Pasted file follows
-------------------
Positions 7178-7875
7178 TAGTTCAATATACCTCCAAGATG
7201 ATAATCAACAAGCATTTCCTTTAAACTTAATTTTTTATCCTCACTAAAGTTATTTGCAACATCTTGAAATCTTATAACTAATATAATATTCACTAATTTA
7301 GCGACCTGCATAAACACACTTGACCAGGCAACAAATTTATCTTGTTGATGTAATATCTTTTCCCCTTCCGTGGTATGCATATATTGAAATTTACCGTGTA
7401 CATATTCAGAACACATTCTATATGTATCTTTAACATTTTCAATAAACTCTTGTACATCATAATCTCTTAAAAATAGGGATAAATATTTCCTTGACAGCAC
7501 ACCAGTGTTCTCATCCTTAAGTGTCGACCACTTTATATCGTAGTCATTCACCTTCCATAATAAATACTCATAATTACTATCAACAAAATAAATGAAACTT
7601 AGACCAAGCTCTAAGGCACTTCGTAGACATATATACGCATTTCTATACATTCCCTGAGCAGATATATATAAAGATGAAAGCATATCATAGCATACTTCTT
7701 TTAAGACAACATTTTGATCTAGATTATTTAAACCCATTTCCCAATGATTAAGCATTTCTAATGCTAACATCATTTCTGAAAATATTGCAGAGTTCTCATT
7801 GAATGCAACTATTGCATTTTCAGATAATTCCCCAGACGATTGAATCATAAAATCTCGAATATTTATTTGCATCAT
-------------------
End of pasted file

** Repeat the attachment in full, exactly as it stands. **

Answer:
Positions 7178-7875
7178 TAGTTCAATATACCTCCAAGATG
7201 ATAATCAACAAGCATTTCCTTTAAACTTAATTTTTTATCCTCACTAAAGTTATTTGCAACATCTTGAAATCTTATAACTAATATAATATTCACTAATTTA
7301 GCGACCTGCATAAACACACTTGACCAGGCAACAAATTTATCTTGTTGATGTAATATCTTTTCCCCTTCCGTGGTATGCATATATTGAAATTTACCGTGTA
7401 CATATTCAGAACACATTCTATATGTATCTTTAACATTTTCAATAAACTCTTGTACATCATAATCTCTTAAAAATAGGGATAAATATTTCCTTGACAGCAC
7501 ACCAGTGTTCTCATCCTTAAGTGTCGACCACTTTATATCGTAGTCATTCACCTTCCATAATAAATACTCATAATTACTATCAACAAAATAAATGAAACTT
7601 AGACCAAGCTCTAAGGCACTTCGTAGACATATATACGCATTTCTATACATTCCCTGAGCAGATATATATAAAGATGAAAGCATATCATAGCATACTTCTT
7701 TTAAGACAACATTTTGATCTAGATTATTTAAACCCATTTCCCAATGATTAAGCATTTCTAATGCTAACATCATTTCTGAAAATATTGCAGAGTTCTCATT
7801 GAATGCAACTATTGCATTTTCAGATAATTCCCCAGACGATTGAATCATAAAATCTCGAATATTTATTTGCATCAT